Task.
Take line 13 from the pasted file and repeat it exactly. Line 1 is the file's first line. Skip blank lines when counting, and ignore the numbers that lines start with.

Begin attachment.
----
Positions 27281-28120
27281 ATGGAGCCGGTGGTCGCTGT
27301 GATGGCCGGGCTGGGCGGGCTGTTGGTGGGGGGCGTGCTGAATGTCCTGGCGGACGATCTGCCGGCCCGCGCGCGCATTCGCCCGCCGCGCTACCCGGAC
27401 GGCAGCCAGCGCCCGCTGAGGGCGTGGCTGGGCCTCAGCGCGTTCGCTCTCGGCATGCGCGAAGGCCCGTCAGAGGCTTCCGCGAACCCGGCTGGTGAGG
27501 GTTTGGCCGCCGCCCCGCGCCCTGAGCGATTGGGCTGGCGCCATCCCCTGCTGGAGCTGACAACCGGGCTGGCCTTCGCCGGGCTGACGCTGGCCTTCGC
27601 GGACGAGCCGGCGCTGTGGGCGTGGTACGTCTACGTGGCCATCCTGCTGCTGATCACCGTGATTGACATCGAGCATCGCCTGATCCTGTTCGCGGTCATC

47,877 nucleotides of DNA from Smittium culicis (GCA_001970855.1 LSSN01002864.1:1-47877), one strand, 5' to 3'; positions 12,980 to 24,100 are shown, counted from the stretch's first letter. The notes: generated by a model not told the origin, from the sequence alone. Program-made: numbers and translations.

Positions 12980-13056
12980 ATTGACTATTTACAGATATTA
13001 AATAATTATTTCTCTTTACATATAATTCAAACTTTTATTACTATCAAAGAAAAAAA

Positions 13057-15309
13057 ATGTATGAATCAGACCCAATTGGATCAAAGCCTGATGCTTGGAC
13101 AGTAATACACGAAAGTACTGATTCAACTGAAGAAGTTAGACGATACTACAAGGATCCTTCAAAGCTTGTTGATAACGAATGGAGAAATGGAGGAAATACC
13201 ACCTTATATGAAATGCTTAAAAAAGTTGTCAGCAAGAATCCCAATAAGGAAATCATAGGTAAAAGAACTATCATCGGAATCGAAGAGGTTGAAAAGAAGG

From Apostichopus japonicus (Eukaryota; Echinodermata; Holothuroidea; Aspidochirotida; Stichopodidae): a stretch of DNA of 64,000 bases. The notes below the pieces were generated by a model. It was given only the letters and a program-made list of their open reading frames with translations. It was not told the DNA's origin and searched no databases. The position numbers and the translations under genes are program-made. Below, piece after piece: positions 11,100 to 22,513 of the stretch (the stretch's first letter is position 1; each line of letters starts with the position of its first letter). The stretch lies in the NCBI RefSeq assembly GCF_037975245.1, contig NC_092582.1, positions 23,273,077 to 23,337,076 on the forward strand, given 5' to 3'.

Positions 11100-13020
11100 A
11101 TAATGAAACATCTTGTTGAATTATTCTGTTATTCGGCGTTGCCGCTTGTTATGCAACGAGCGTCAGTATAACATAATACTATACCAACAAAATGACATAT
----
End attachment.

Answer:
13101 AGTAATACACGAAAGTACTGATTCAACTGAAGAAGTTAGACGATACTACAAGGATCCTTCAAAGCTTGTTGATAACGAATGGAGAAATGGAGGAAATACC